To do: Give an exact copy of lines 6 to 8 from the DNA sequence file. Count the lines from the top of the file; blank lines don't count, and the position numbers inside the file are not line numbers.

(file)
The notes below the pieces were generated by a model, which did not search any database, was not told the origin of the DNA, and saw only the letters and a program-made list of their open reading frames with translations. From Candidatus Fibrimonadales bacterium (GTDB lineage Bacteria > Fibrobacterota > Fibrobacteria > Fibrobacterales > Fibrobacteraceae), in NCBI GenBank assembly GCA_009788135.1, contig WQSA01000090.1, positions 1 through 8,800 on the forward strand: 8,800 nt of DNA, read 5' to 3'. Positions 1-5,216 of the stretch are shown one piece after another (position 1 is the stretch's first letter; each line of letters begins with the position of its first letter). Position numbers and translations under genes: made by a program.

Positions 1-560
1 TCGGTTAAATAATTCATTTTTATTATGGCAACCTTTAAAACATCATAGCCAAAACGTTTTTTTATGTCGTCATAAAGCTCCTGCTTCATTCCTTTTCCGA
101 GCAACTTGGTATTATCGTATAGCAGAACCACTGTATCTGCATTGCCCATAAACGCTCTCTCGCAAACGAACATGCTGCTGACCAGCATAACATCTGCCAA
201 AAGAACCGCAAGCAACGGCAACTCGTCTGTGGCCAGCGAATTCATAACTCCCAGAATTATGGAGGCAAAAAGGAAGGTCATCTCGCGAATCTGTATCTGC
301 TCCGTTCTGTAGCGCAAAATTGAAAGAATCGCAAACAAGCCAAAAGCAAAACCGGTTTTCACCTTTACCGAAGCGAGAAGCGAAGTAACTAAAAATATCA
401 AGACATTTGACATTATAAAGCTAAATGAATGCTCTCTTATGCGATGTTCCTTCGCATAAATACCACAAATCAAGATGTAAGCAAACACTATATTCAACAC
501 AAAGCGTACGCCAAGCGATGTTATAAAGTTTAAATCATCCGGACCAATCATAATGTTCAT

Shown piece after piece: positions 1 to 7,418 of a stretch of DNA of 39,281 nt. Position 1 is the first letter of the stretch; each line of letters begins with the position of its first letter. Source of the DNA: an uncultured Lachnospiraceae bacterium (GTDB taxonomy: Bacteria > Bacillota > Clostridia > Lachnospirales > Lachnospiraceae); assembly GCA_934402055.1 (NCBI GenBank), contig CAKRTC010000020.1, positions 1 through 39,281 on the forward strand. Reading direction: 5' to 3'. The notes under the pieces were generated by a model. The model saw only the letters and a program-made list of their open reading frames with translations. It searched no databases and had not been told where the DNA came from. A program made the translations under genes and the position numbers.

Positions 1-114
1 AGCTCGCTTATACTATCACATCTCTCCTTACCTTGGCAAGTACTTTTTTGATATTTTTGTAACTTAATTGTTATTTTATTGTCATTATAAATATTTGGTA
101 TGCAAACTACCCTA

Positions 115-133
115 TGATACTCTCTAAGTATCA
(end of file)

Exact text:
301 TCCGTTCTGTAGCGCAAAATTGAAAGAATCGCAAACAAGCCAAAAGCAAAACCGGTTTTCACCTTTACCGAAGCGAGAAGCGAAGTAACTAAAAATATCA
401 AGACATTTGACATTATAAAGCTAAATGAATGCTCTCTTATGCGATGTTCCTTCGCATAAATACCACAAATCAAGATGTAAGCAAACACTATATTCAACAC
501 AAAGCGTACGCCAAGCGATGTTATAAAGTTTAAATCATCCGGACCAATCATAATGTTCAT